It would be very helpful if videos are made on job interviews, group discussion and public speech.
I like the way u explain.

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Krishna Kumar

May 22, 2020

BBC helping me a lot to improve my English. Thanks a lot.

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tha vongphom

May 22, 2020

transcripts pls

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Sehr Ahmed

May 22, 2020

My brain was too weak in that adolence period. This video is amazing really helpful

Reply

Mawee English

May 22, 2020

hopefully this video can improve my listening without seeing your faces guys 😁

Reply

Mawee English

May 22, 2020

mmm when I was teenager, I did love to bother someone, untill right now, but just a lil bit 😁

Reply

Thanh-Hai Nguyen

May 22, 2020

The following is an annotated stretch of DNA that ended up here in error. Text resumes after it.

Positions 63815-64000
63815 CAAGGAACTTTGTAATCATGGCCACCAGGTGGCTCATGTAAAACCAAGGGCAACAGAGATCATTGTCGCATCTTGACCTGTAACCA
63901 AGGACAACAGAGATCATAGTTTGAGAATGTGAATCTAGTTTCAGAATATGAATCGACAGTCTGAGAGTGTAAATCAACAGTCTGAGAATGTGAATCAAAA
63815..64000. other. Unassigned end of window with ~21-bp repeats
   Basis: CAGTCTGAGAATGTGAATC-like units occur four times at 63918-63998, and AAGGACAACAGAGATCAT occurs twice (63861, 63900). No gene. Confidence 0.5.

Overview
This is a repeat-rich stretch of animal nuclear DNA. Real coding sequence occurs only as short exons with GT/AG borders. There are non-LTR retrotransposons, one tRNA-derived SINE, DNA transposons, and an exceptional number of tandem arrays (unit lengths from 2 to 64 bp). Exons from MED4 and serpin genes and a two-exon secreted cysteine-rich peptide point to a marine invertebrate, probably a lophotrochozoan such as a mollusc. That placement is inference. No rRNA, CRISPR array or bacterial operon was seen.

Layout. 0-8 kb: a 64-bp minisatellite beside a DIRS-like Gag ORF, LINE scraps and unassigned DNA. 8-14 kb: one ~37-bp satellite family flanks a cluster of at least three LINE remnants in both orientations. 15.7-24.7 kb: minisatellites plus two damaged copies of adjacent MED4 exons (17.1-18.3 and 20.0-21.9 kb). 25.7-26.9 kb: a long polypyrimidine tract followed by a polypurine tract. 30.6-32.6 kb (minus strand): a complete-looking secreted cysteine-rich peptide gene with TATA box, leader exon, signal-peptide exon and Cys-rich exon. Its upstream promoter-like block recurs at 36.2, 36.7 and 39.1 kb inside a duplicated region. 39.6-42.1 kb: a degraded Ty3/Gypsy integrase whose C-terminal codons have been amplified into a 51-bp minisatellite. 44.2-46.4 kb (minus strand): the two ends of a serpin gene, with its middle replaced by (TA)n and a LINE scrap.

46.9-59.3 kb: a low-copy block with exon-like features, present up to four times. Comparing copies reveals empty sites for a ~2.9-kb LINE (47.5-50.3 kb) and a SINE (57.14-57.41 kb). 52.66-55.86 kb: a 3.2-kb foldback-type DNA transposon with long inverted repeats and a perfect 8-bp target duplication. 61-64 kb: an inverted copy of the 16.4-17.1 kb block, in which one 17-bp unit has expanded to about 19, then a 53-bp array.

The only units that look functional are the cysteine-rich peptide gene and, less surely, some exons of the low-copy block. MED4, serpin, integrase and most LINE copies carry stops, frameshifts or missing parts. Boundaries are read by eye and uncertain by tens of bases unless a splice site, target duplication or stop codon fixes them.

Yes another excuse to not make my homework thx 😋😂

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Toto540

May 22, 2020

6 minutes is my favorite content in this chanel. It helps me to improve my listening skills. Thanks a lot !

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মোঃ মনিরুজ্জামান

May 22, 2020

please provides subtitles along with these videoes

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Dũng Bạch Việt

May 22, 2020

A great material for learning english. Thank you so much BBC Learning English !

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Hoa lê thị mai

May 22, 2020

Good

Reply

tgchan

May 22, 2020

Thank you.

Reply

Salwa Al Hayek

May 22, 2020

Really thank you tooo much l listen it many times without reading you'r first baragraf of explaning and I will try to translat it by writing is that's good .. please advise me…I thankful

Reply

ergoktasenes

May 22, 2020